Through a DNS poisoning attack, a hacker replaces the address of a legitimate website with a fake one. Once achieved, that hacker can steal delicate knowledge, like passwords and numbers of an account. The hacker can also deny loading your site, which is spoofed.
What does DNS poisoning mean?
DNS poisoning, also called DNS spoofing, is a technique, which hackers use. It manipulates identified weak spots inside the domain name system (DNS).
When it is made, a hacker can direct traffic from one genuine site to a fake version of it. And because of the way DNS works, the infection can spread further.
How is DNS spoofing performed?
When you want to visit a site, your server pulls up a response from the hacker. Thus, the forged data is stored. And this makes DNS cache poisoning accomplished.
A hacker can achieve this by:
- Binding the server. Hackers are capable of sending a lot of queries to a caching server. Afterward, they send thousands of fake responses. And at some point, they take control of the root domain and the whole site.
- Server simulation. The hacker responds a lot quicker with the wrong answer when your DNS server submits a query for a translation. And this is happening long before the correct server can do so.
- Exploiting open ports. Hackers can send to DNS resolver ports thousands of queries. They identify which port is open in time. The focus for future attacks will be only on this port.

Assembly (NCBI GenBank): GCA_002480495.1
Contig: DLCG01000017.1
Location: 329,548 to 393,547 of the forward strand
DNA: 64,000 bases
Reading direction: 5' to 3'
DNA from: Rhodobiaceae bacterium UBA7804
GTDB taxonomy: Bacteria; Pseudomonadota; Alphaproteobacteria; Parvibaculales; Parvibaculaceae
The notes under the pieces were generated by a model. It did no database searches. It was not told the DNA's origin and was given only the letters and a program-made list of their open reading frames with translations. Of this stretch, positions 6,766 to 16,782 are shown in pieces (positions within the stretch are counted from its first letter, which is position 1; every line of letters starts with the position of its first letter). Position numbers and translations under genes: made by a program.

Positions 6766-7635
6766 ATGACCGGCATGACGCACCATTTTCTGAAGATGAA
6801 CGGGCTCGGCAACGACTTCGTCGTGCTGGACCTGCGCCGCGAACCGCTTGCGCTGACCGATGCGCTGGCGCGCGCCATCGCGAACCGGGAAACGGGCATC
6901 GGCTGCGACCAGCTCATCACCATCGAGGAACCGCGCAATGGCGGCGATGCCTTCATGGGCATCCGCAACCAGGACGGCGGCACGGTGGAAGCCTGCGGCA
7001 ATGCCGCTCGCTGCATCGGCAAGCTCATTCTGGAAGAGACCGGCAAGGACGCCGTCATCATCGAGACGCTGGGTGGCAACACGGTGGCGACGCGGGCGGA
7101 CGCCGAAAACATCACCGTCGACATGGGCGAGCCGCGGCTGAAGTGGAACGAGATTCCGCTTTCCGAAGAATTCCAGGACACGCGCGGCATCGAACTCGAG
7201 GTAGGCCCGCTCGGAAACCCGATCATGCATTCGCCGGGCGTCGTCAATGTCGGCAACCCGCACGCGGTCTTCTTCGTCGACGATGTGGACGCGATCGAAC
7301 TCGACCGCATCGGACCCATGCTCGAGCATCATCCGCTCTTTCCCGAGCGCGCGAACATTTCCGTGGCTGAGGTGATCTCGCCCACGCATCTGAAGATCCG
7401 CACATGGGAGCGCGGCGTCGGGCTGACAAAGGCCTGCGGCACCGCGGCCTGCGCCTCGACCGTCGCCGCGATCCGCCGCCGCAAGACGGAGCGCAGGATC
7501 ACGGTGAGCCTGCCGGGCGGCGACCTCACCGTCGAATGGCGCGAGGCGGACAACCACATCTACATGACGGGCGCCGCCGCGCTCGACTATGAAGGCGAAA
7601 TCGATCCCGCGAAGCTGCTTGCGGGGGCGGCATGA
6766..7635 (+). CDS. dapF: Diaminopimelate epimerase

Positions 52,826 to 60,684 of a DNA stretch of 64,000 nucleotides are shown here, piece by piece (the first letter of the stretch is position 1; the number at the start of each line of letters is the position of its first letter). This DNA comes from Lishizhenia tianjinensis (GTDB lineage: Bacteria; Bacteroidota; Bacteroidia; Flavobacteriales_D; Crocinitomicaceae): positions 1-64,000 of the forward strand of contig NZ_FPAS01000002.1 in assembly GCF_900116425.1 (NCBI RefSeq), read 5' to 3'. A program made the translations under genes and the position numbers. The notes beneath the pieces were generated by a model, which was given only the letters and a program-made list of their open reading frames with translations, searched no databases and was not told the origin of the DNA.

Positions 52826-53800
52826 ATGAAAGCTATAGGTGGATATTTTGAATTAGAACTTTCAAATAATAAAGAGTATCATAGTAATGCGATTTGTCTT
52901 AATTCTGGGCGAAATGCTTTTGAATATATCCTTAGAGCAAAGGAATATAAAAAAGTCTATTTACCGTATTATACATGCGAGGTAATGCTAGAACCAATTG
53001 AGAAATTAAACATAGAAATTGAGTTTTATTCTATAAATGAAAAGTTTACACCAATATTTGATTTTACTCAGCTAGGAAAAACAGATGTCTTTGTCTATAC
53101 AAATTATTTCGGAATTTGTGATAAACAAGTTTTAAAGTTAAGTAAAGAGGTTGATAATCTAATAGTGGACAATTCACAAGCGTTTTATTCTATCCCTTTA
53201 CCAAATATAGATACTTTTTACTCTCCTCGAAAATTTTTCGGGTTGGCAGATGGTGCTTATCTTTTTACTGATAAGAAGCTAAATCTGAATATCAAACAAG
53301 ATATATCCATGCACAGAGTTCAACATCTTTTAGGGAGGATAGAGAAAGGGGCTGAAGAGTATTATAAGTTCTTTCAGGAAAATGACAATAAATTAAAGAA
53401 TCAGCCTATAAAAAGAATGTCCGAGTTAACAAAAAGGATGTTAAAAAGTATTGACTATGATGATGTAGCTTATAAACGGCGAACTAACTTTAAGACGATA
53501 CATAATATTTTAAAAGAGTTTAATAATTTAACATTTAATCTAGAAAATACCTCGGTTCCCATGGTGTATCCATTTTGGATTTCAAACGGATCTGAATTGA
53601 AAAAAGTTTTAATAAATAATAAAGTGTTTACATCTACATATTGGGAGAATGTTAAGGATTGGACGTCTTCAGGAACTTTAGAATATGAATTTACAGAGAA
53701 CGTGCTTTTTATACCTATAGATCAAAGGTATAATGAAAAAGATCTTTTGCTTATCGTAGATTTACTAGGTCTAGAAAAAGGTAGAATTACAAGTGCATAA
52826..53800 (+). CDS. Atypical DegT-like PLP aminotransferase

DNS poisoning attacks are happening because the system is not secure enough. Your devices are holding conversations with servers with the help of the User Datagram Protocol (UDP). The connection is provided fast and efficiently. The problem is that no security measures are built-in. Your device is not able to verify the server’s identity. And also, it doesn’t validate the information that comes back.
It is easy to perform fabrication in such an environment. Someone can own the server you are corresponding with. And the fact that proving your identity is not a must. That could lead you to receive forged data and probably never know about it.
DNS poisoning and DNSSEC
DNS does not contain encryption. That makes intercepting the traffic with spoofing an easy job. Furthermore, DNS servers do not verify the IP addresses to which they are redirecting the traffic.
Here comes DNSSEC, which is a protocol created to add more ways and methods of verification and make your DNS more secure. This protocol is able to generate an individual cryptographic signature and store it together with your other DNS records, like A record, CNAME, CAA etc. Then your DNS resolver uses this specific signature to validate a DNS response. So this way, it is guaranteeing that the record wasn’t falsified.
DNSSEC is a great service that can help you protect yourself from DNS poisoning.
DNS poisoning is a serious problem, and it could be terrifying. Protecting and configuring a DNS server accurately is going to help you to avoid such things from happening.